Providence (2015-2017)

Providence (2015-2017), written by Alan Moore, artist Jacen Burrows

Providence is both a sequel and a prequel to Moore's own Neonomicon, chronicling the events that lead to the awakening of the old ones in modern day America and what happens after the end of Neonomicon.

Robert Black is a gay journalist, working for the New York Herald a bit before prohibition takes place. He's a man brooding on more literary aspirations when he finally gets a jolt to take leave of absence from his work after a suicide of his lover. This unfortunate event tied to a recent interview that handled the issues of the occult, Robert Black decides to head to New England, where he wishes to uncover the world of old believes rooted in the modern society, thus basing his upcoming novel on the notions of occultism, mysticism and gods long dead and nearly forgotten.

More than 500 years ago a mad Arab Khalid Ibn Yazid wrote an alchemical text called "Kitba Al-Hikma Al-Najmiyya" or "Book of the Wisdom of the Stars." For ages, it was thought to be a hoax until it finally found its way to a publisher, who decided to print it in order to see if there would be a business venture there. For a time, the copies of it revolved in the old continent until it finally found its way to Salem in the USA before the famed witch trials.

The book left its mark in a form of a secret society that was formed around it. This secret society named Stella Sapiente found the truth in the wisdom of the mad Arab, linking his thoughts on dreams, technology, occult and science into a map that would lead into a dawn of new age. Age, that was seen waking up in Neonomicon and which is seen stirring on Providence during the journey of Robert Black, who doesn't fully grasp what is going on around him, believing that he is slowly losing his mind in grounds of the tragedy of his lover.

The works of H.P. Lovecraft are an important source, as you'd expect, to the story as a whole. Not only does Robert walk the same paths Lovecraft's many stories did, many of the fabled author's stories are referenced during the 12 episodes of the tale. Events from the pages of Lovecraft happen during the voyages of Black, characters from his stories interacting with the aspiring author directly, some even befriending him.

But it's not only fictitious people that make an appearance, as some real people make an appearance as well, one of the biggest being Lovecraft himself, whom Robert Black meets and befriends despite his not so favourable outlook on people like Robert. There are others as well, who pop up, albeit briefly, like Robert E. Howard of Conan fame, as Moore didn't forget the fact that Lovecraft was an avid letter writer, who corresponded with several people at once.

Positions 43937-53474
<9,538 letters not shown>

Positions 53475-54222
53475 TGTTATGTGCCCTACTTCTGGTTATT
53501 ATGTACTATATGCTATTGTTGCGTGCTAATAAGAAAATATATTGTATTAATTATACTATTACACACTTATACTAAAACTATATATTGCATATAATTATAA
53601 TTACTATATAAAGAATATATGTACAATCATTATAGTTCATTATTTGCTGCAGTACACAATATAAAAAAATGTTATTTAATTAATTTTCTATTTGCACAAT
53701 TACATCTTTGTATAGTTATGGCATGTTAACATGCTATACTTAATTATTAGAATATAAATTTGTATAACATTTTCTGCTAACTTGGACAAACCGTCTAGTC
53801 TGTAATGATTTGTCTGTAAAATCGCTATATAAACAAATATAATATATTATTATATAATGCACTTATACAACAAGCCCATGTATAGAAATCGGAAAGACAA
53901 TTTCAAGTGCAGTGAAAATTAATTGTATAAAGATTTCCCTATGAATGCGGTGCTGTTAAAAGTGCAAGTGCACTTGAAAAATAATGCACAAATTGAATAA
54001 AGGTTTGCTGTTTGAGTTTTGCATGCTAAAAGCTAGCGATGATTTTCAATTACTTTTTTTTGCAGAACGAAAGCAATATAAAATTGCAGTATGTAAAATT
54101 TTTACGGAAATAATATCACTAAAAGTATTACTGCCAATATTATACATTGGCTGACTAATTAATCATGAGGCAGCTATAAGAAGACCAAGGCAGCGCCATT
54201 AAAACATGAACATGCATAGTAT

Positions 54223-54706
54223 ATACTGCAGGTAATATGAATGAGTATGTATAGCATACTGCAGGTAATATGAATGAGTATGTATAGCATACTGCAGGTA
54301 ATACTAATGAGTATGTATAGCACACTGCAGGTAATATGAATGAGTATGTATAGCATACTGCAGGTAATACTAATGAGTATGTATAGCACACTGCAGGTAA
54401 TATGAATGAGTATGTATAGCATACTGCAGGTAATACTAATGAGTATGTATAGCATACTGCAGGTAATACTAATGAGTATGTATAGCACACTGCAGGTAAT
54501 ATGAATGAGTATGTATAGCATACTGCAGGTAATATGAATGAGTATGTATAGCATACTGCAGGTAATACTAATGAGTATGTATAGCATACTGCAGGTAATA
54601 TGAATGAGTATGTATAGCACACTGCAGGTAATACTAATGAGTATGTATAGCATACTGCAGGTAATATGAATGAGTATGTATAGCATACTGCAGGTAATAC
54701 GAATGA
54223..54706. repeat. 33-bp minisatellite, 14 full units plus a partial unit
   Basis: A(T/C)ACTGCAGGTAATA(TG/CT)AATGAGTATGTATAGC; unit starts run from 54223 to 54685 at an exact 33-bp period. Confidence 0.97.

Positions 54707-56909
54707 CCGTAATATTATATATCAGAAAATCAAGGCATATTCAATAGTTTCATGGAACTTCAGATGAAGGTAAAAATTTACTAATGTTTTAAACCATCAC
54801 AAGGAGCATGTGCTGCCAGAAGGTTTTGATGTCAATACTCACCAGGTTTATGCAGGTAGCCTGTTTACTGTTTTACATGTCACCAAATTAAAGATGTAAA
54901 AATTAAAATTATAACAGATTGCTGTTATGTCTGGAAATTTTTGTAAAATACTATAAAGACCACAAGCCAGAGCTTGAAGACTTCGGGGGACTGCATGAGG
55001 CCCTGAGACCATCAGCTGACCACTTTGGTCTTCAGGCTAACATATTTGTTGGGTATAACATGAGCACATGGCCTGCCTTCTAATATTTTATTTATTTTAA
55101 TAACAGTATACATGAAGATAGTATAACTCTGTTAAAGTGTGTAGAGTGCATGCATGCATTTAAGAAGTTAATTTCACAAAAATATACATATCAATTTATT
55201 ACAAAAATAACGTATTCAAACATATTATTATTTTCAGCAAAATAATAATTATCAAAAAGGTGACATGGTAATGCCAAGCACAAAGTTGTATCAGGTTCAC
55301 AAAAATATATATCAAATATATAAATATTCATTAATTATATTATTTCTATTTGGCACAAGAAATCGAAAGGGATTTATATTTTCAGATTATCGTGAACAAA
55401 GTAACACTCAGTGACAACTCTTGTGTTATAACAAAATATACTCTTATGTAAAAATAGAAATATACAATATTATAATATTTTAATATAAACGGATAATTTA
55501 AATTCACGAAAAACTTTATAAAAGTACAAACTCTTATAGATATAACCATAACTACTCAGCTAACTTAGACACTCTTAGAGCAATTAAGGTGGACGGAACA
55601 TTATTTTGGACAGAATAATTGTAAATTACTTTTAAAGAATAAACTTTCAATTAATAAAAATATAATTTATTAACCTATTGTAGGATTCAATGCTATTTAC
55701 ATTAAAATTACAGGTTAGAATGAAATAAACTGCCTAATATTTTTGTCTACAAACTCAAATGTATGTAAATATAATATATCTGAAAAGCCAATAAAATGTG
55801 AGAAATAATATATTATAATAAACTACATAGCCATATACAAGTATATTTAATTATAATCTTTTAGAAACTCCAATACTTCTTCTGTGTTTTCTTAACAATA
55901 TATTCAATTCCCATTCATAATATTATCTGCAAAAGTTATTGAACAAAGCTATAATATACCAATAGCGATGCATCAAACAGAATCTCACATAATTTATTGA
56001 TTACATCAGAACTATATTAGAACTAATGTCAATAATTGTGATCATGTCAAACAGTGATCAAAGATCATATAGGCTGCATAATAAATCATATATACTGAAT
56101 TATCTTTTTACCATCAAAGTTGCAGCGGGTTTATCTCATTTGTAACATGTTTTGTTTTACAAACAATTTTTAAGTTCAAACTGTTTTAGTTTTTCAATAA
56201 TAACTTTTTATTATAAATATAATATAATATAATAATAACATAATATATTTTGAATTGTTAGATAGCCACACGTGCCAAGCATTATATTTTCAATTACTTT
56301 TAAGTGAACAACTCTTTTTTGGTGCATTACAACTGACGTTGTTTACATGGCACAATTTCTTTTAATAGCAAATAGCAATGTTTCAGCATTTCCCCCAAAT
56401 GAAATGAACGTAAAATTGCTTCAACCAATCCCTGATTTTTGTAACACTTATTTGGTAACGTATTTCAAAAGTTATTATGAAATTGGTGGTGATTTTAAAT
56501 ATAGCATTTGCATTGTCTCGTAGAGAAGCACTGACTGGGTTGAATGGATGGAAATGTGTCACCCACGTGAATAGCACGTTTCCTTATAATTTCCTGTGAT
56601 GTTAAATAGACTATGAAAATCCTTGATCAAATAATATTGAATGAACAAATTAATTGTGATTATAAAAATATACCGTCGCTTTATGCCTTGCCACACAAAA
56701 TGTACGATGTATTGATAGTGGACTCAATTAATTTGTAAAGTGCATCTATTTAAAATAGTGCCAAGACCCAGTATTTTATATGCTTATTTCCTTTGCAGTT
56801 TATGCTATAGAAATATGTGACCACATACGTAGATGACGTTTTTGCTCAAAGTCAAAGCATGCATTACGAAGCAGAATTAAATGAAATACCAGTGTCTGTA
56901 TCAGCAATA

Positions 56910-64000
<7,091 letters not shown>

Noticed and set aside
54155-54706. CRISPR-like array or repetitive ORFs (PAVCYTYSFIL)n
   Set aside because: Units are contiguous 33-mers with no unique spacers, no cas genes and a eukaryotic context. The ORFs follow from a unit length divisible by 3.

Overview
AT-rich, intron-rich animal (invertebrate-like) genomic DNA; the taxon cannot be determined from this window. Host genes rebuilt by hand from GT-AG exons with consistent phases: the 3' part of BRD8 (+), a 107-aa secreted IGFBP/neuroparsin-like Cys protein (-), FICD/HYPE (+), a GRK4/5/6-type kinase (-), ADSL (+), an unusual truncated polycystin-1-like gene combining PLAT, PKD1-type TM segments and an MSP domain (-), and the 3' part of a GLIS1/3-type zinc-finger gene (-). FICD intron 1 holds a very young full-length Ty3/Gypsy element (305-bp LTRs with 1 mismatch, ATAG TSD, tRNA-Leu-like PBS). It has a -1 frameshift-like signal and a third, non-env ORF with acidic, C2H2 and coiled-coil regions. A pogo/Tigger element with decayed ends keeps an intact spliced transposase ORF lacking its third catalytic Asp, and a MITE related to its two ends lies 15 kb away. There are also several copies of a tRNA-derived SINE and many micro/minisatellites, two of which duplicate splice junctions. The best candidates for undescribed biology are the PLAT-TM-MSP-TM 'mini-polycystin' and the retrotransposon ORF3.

As stated, Robert himself is mostly oblivious of all this, as even when something mysterious happens to him or he sees human/monster hybrids, he just either suspects his own mind or believes he is seeing some sort of a result of long-lasting inbreeding. On the grand scheme of things, Roberts knowledge of the matters doesn't greatly sway things in one way or an another. what needs to happen happens regardless.

This aspect of the story, things being predestined to change no matter what the people want, does nicely tie on the struggles of Robert Black, as he as a gay man has gotten used of hiding what he really is, as the society wouldn't be tolerant for his orientation. But just like the dreams of the old ones come to pass, so comes pass the change in society, where merely a hundred years later homosexuals are far more accepted part of the society.

Of the 12 chapters, first 10 are half narrated through comic book fashion, the other half is told from the exact perspective of Robert Black by including his commonplace book he kept during his travels. Through this handwritten book, Moore shows more of the thoughts of Robert as well as sheds more light on his mental state as well as fleshes out situations that happen unseen of the comic itself or give more perspective on things seen.  Like you'd expect, the commonplace parts shed more light on Black's inner turmoil, but also flesh out the story ideas he's pondering during his long trip.

Providence is a series I'd highly recommend you to read. It does mostly work as a piece of its own, as most of it takes place before Neonomicon, though after you get to the 10th episode, reading Neonomicon would be advisable, as the last 2 books tackle things taking place after it. In any case, Providence is masterfully written and illustrated graphic novel and easily among the best works of Moore. And if you know Moore, then you know that saying this is among his best is a high praise indeed.

Providence is available through digital vendors like Comixology as well as in printed form, so take your pick if you are interested.  Personally, I can recommend it.